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MySQL's SHOW GRANTS shows the permissions of the current user.

Is there a way to log in as root and show the permissions of all users?

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4 Answers 4

up vote 14 down vote accepted

Nothing built-in. You have two options though:

  • Use common_schema's sql_show_grants view. For example, you can query:

    SELECT sql_grants FROM common_schema.sql_show_grants;

    Or you can query for particular users, for example:

    SELECT sql_grants FROM common_schema.sql_show_grants WHERE user='app';

    Disclaimer: I am author of this tool.

  • Use Percona Toolkit's pt-show-grants, for example:

    bash$ pt-show-grants --host localhost --user root --ask-pass

In both cases you can ask for the GRANT command or the REVOKE (opposite) command.

The first case requires that you install a schema, the latter requires that you install PERL scripts + dependencies.

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+1 for developing this tool! Any chance that MySQL will adopt your code? – Adam Matan Aug 28 '12 at 11:35
Many thanks! I'm pushing this project at this time (new release scheduled in a week or so), in an attempt to make it popular. I do not know if any will adopt it. – Shlomi Noach Aug 28 '12 at 12:41
I am going to stop working on my answer. It looks like you are light-years ahead on this one. +1. I hope it gains more traction in the MySQL Universe. – RolandoMySQLDBA Aug 29 '12 at 14:51
Could you please describe in more detail how to use common_schema's sql_show_grants view? I get an error ERROR 1146 (42S02): Table 'common_schema.sql_show_grants' doesn't exist – Martin Vegter Oct 24 '13 at 19:52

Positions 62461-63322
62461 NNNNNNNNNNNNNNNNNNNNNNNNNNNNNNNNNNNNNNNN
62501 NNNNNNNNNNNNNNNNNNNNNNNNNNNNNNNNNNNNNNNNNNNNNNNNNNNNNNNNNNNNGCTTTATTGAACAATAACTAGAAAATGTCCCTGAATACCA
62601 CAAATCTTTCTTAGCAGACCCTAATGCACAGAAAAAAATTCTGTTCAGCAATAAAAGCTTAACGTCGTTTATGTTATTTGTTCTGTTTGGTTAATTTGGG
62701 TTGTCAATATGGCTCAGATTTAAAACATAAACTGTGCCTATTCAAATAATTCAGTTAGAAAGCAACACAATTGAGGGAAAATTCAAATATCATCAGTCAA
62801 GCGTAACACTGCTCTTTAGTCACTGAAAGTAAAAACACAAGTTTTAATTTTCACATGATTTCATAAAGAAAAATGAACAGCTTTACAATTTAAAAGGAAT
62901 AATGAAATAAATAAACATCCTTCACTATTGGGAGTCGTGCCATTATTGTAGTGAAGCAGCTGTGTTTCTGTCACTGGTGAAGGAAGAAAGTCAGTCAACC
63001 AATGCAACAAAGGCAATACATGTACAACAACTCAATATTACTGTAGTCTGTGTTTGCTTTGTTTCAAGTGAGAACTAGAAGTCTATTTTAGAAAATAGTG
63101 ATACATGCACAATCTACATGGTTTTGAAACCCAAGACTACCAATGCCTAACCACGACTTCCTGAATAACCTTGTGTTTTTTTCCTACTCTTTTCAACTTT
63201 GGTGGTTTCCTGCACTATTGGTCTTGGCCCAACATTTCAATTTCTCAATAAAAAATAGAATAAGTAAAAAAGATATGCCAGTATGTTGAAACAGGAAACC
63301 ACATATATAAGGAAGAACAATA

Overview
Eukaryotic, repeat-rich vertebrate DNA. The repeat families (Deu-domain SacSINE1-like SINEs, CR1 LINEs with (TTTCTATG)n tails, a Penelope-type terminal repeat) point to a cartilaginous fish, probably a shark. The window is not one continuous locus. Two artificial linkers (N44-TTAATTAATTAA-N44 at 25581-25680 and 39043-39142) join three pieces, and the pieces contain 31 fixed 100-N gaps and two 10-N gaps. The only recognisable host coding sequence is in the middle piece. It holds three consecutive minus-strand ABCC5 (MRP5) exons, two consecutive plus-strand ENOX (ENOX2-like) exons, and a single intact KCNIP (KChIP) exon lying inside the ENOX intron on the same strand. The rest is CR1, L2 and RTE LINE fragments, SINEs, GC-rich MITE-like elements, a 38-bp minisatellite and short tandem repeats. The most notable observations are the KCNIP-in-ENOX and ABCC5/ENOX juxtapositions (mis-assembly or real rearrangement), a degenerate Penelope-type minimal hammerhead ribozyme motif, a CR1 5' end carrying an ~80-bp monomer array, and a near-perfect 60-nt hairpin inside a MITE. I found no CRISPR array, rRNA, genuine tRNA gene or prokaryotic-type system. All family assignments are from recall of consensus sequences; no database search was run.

@MartinVegter , have you installed common_schema? Download here and install following these instructions. – Shlomi Noach Oct 25 '13 at 5:04

select * from mysql.user;

Can give you User list and Privileges assigned to each of them, requires access to mysql.user table though and root user has it :-)

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This only gives you the "top level" (server level) privileges. Privileges set on specific schemas are in mysql.db. Privileges on specific tables are in mysql.tables_priv, and so on. So it's not so simple. – Shlomi Noach Aug 28 '12 at 12:40
For rainbow table shenanigans, throw your password hashes from select * from mysql.user into and see the unhashed output. – Pacerier Jul 7 at 8:30

This shell fragment loops over all MySQL users and does a SHOW GRANTS for each:

mysql --silent --skip-column-names --execute "select concat('\'',User,'\'@\'',Host,'\'') as User from mysql.user" | sort | \
while read u
 do echo "-- $u"; mysql --silent --skip-column-names --execute "show grants for $u" | sed 's/$/;/'

Works best if you can connect to MySQL without a password.

Output is formatted so it can be run in a MySQL shell. Caution: Output also contains the MySQL root user permissions and password! Remove those lines if you don't want the MySQL root user changed.

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You may want to add some details about what this does or how it answers the question. Just displaying a bunch of code doesn't help anyone understand why your solution works. – Max Vernon Sep 9 '13 at 23:13
@Max Vernon: Thanks, explanation added. – mleu Nov 7 '13 at 14:16
select * from information_schema.user_privileges;
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This should be the accepted answer. – Pacerier Jul 7 at 8:14
Sorry, it should not be the accepted answer. information_schema.user_privileges only lists user-level privileges, such as SUPER, RELOAD etc. It also lists all-round DML grants like SELECT. It does not list database-specific, table-sepcific, column-specific, routine-specific privileges. There fore, the grant GRANT SELECT ON mydb.* TO myuser@localhost does not show on information_schema.user_privileges. The common_schema solution presented above aggregates data from user_privileges and other tables to give you the full picture. – Shlomi Noach Jul 9 at 11:22

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